Thursday, September 17, 2015

By Alvin Yau, 1L

The question of morality in contract law took centre stage at the 2015 Cecil A. Wright Lecture at the University of Toronto’s Faculty of Law where Seana Shiffrin, Professor of Philosophy and Pete Kameron Professor of Law and Social Justice at the University of California, Los Angeles delivered her lecture Enhancing Moral Relations through Strict Liability. The two-hour annual talk was the latest in the venerable lecture series in memory of the renowned Faculty of Law dean Cecil “Caesar” Wright, and provided a thoughtful and eloquent discussion on the merits of strict liability within the realm of contractual performance.

Early on in her lecture, Shiffrin evaluated the current state of affairs in contract law and noted that “no talk of morals” underpin areas such as remedies to breach of contract. As a result, Shiffrin argued there is an implied “indifference to morality” under contemporary contract law, which leads to her main thesis that morality should have a role to play and at least a viable object of discussion among legal scholars. Insofar as one believes that “contracts are moral institutions”, Shiffrin proposes that a focus on fault and strict liability can enhance the moral role of contracts while fostering positive relationships between promisor and promisee and  addressing certain shortcomings under the current system.

The issue of strict liability has a well-established place in legal areas such as tort or criminal law, and the possibility of achieving greater prominence for it in contract law raises some very interesting prospects. Within the context of contract law, introducing discussions of morality brings alongside issues such as challenging the prominence of mitigation of damages doctrine in contract law, and promoting a broader public policy agenda based more on trust and less on fault-finding.

“Contract law should play a role of public importance,” Shiffrin proposed, “[and] should not ignore public norms.” Under the focus of the mitigation of damages doctrine, the wronged party is often found to have not taken sufficient reasonable care to avoid such damages or at least internalize the costs of such damages. However, Shiffrin proposes that under the alternative of a strict liability view of contract law, there are embedded elements which would reduce the likelihood of such scenarios where the injured party shoulders such costs.

For Shiffrin, a strict liability view of contractual performance yields greater advantages since it “encourages greater relationships between promisor and promisee” thereby ensuring the centrality of the idea of a promise within contractual agreements. Morally speaking, a promise is made with the intention to fulfill it despite whatever circumstances contrary to its fulfillment. In the contract law context, a strict liability view predicated on the moral idea of promise would mean that promisees and promisors work together in building relationships founded on trust in the good faith of the promise’s initial undertaking. In contrast, Shiffrin argues the current view of mitigation of damages doctrine forces people to “scrutinize [and] cover the gaps” between an unfulfilled or breached contract, subjects both parties to mistrust and also to bear higher costs of hedging risks of non-performance.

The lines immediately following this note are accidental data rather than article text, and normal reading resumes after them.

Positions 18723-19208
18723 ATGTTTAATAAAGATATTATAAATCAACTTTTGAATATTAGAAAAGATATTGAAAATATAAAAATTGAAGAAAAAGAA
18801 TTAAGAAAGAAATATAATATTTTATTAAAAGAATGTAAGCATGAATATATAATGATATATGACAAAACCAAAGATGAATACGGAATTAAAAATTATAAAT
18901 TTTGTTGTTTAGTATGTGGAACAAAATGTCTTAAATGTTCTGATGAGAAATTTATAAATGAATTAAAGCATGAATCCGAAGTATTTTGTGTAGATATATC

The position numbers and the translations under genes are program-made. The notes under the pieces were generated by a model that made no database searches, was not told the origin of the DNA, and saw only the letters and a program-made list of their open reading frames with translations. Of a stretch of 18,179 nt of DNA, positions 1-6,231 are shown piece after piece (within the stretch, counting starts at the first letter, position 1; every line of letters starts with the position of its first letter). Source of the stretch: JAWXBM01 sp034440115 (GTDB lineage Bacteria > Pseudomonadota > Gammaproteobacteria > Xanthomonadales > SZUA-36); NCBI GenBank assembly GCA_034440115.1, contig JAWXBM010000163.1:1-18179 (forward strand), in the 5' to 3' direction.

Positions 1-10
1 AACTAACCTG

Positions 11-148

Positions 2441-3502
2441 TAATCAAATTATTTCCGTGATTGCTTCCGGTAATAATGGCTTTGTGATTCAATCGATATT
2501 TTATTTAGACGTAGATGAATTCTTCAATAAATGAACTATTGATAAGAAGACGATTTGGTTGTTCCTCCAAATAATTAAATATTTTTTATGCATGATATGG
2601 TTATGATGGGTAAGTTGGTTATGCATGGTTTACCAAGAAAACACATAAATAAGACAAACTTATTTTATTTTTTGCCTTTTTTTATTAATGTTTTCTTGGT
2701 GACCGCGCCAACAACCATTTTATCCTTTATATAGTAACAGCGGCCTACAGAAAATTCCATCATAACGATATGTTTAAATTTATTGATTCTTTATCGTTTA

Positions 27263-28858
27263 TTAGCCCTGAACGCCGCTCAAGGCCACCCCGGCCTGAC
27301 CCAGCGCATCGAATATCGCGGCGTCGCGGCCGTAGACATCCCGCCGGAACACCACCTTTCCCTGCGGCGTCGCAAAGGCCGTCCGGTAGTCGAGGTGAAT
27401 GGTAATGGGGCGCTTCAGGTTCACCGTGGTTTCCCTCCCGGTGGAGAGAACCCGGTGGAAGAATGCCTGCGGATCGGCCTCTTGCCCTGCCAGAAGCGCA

“Contract law should play a role of public importance,” Prof. Shiffrin proposed, “[and] should not ignore public norms.”

While the idea of intention to fulfill a promise has less legal prominence under the mitigation of damages doctrine, Shiffrin argues that strict liability would thereby enhance “meaningfulness of autonomy” for both parties, since moral relationships based on trust will ensure less time is spent on the part of the promisee to supervise the promisor in fulfilling the task and similarly, the promisor can work in an environment with less tension due to the supervisory role of the promisee. It seems like a mutually beneficial scenario under the strict liability proposal.

In emphasizing the moral aspect of contract law and the prominent position of strict liability within this framework, Shiffrin challenged audience members to consider the benefits of having a relationship-based view of contracts where tensions between promisors and promisees are reduced via trust and that the “internal tension in contract law” under the current mitigation of damage doctrine are lessened.

Yet if this strict liability view of contract law was in effect, what implications could it have for existing contract law in Common Law jurisdictions? Shiffrin says it would give courts greater flexibility to deal with fault-based problems of contract law rather than the current one-size approach towards deciding upon remedies for contractual breaches. Perhaps most beneficially, a strict liability approach “goes out of the way of people who want to build closer relationships between promisor and promisee”, which makes for a more morally defensible position of enforcing contractual performance versus the current mitigation of damages doctrine. 

Whatever one’s particular views about morality in the law, Shiffrin’s lecture made for a lucid and compelling appeal to consider the broader idea of intent via strict liability, and its possibility for greater integration in contract law. Certainly this author came away from her talk  with greater respect for the possibility of introducing greater moral considerations into contractual breaches and its potential to remedy future contract law disputes.  

In the end, Shiffrin capably argues that it is necessary to “recalibrate the relationship between morality and the law.” Her proposal to do so via strict liability considerations of contractual performance is a novel idea for contract law and one well worth considering.